Lloyd's of London's managing agents struggled through a tough operating environment in 2016, but two of them — Hiscox Ltd. and Beazley Plc — distinguished themselves in the eyes of industry observers by their adoption of novel game plans.
"Part of the strategy of both companies has been to be closer to the end client, to deal with the smaller end of the market where they are less subject to the cyclical volatility that we see at Lloyd's," Ben Cohen, an insurance analyst with Canaccord Genuity, said in an interview. "The business tends to be stickier as well. If you build a good book [of business] chances are that you can retain more of it than you would do if you're a traditional Lloyd's [insurer]."
Hiscox has bucked the trend among Lloyd's players by developing a big presence in the retail space. By 2016, this segment accounted for 45% of profits, which rose 64% year-over-year to £354.5 million on a pretax basis. The firm said in an end-of-year statement that it aims to grow its retail business by 5% to 15% every year.
Beazley, meanwhile, spent much of 2016 reaping the rewards for having developed a market-leading position in the cyber breach insurance market. This is a product bought primarily by U.S. entities, but experts say that new European rules, which increase fines for companies who leak sensitive data, should provide a shot in the arm for the European cyber insurance market.
"With growth comes more competition and the margin can get competed down ... but Beazley have quite a good head start," Cohen said.
In an effort to maintain its position, in April 2016 Beazley launched a cyber product in partnership with Munich Re aimed at major companies.
The advantages of being a leader here might be huge: One top expert predicts the cyber insurance market will, within current lifetimes, eclipse the motor insurance market, the biggest line of business in the world with gross written premiums of $671.3 billion in 2014.
Hiscox's expansionary strategies allowed it to finish the year in the sixth spot in the list of the largest managing agents, overtaking QBE Insurance Group Ltd., while Novae Group Plc ticked into tenth place with aggregate gross written premiums of £941.5 million.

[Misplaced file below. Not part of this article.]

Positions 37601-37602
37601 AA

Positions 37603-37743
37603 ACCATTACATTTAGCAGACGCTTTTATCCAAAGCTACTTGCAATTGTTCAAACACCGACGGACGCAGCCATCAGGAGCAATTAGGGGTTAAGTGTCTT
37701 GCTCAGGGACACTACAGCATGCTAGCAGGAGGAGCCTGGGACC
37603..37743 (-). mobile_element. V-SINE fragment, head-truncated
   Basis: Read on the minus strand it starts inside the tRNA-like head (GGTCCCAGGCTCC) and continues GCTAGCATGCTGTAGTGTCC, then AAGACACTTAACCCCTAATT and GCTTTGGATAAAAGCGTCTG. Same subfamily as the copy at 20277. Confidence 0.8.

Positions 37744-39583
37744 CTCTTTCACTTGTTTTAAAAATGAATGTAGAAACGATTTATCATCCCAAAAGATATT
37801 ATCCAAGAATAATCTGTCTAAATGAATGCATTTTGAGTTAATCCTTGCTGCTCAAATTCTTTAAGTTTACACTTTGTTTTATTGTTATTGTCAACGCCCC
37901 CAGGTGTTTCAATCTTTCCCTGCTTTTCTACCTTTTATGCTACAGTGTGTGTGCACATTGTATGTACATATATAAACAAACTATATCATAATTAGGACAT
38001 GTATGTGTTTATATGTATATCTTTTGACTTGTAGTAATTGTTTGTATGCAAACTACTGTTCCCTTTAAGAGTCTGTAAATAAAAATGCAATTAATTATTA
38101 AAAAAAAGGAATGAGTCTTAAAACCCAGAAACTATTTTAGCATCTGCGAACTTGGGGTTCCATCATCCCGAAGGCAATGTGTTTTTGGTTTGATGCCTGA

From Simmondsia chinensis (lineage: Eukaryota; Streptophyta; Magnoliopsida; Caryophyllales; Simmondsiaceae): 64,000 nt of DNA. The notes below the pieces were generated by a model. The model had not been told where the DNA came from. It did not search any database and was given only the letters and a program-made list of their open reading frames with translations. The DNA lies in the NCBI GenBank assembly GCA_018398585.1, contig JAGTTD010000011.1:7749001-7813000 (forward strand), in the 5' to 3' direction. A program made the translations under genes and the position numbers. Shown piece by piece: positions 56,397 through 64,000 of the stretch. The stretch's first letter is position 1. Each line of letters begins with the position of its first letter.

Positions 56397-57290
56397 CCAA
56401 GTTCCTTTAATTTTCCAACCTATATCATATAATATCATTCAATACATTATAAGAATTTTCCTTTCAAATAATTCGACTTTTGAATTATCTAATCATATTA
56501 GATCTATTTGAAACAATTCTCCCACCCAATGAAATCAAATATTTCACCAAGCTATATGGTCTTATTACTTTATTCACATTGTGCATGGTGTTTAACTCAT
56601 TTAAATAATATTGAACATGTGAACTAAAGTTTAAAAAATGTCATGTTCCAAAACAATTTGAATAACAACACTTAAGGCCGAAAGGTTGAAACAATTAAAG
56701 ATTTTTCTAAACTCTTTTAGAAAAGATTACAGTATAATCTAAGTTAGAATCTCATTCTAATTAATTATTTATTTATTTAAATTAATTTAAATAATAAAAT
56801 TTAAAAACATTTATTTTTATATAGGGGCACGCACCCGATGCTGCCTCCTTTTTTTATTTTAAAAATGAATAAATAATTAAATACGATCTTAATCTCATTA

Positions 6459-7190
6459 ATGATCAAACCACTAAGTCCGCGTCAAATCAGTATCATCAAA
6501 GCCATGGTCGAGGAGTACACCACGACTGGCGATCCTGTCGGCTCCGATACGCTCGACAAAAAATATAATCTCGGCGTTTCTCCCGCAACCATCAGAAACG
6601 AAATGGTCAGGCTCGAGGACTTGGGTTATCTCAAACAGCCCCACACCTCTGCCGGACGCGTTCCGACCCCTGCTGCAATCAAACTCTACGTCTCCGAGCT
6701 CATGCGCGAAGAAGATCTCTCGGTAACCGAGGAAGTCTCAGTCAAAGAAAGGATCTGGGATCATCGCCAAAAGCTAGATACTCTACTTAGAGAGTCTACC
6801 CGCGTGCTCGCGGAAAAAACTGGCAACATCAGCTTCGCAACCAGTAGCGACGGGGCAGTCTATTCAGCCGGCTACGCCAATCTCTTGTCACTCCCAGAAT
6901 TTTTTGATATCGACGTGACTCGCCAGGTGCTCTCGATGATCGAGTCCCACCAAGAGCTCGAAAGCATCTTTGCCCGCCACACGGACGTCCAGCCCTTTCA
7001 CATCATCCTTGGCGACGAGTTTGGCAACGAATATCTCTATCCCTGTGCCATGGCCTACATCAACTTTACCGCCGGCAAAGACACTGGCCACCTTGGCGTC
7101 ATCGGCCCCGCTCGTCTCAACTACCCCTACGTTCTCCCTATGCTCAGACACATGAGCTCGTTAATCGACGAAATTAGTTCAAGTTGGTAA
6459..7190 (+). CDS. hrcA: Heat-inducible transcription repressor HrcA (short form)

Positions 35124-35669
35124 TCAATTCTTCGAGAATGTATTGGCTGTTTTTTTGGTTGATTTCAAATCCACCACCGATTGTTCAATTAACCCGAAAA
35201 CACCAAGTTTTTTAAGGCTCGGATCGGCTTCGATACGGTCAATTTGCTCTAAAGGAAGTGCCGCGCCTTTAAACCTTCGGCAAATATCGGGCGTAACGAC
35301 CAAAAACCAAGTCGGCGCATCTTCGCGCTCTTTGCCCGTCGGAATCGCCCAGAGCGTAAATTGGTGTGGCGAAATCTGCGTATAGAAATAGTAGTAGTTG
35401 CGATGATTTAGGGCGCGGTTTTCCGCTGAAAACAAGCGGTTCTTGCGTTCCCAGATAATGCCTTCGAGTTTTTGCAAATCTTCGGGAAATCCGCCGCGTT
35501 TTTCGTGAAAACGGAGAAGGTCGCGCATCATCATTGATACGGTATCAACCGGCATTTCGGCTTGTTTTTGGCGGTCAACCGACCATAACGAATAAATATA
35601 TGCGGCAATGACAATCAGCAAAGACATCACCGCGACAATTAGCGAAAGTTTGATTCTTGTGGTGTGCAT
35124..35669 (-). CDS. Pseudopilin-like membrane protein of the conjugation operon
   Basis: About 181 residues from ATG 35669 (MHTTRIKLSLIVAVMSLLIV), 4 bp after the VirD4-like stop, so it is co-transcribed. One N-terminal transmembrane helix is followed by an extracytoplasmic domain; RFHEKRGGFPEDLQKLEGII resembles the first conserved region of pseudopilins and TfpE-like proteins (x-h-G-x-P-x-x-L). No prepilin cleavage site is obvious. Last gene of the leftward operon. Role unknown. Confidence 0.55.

The five largest managing agents remained in the same positions they occupied at the end of 2015, with XL Group Ltd leading the pack with gross written premium of £2.57 billion. In aggregate, the marketplace recorded gross written premiums of £30.78 billion for 2016, up from £27.04 billion in the year-ago period.
Amidst intense competition for business on the back of several years of low losses, underwriting profit plunged to £468 million from £2.05 billion as the market paid out for wildfires in Canada and for Hurricane Matthew. However, the value of the market's stock of euro- and dollar-denominated assets rose, which sustained the bottom-line profit at about £2.1 billion.
Pressure on underwriting results
Most of the headline growth in gross written premiums could be attributed to the fall in the value of pound sterling in the aftermath of the U.K.'s June 23, 2016, referendum in favor of leaving the EU, noted Eamonn Flanagan, an analyst with Shore Capital. The result of the referendum prompted Lloyd's to announce it would open an office in Brussels.
Some new lines of business, notably the cyber market, although its size is difficult to estimate, grew in importance. The traditional lines — fire and other property damage, third party liability, and marine, aviation and transport — retained their top spots.
In March, the Fed announced a hike of a quarter of a percentage point, and some economists predict further monetary tightening.
This could cause the capital market to turn its back on the slim pickings to be found in the insurance sector and invest in other capital instruments, an analyst who preferred not to give his name noted in an interview. This, he explained, would loosen the competitive pressures on Lloyd's of London insurers, while also enabling them to invest the money they hold in reserve into higher-yielding debt instruments.
In these and other lines of business, Lloyd's underwriters have felt the competitive pressures of insurance-linked securities, a type of bond that may be canceled if a prescribed loss such as a natural catastrophe takes place at a certain place and within a certain time-frame.
Data from the Market Intelligence platform shows the top 20 Lloyd’s Syndicates by gross premiums written in 2016, along with a breakdown of lines of business.